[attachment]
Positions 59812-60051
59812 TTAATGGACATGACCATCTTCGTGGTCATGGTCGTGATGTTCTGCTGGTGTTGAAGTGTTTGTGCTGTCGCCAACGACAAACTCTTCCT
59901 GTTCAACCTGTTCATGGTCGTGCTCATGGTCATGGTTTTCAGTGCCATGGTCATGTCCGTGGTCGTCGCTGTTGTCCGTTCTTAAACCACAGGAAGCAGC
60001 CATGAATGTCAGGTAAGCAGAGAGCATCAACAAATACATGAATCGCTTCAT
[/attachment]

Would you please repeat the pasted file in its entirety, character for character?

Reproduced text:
Positions 59812-60051
59812 TTAATGGACATGACCATCTTCGTGGTCATGGTCGTGATGTTCTGCTGGTGTTGAAGTGTTTGTGCTGTCGCCAACGACAAACTCTTCCT
59901 GTTCAACCTGTTCATGGTCGTGCTCATGGTCATGGTTTTCAGTGCCATGGTCATGTCCGTGGTCGTCGCTGTTGTCCGTTCTTAAACCACAGGAAGCAGC
60001 CATGAATGTCAGGTAAGCAGAGAGCATCAACAAATACATGAATCGCTTCAT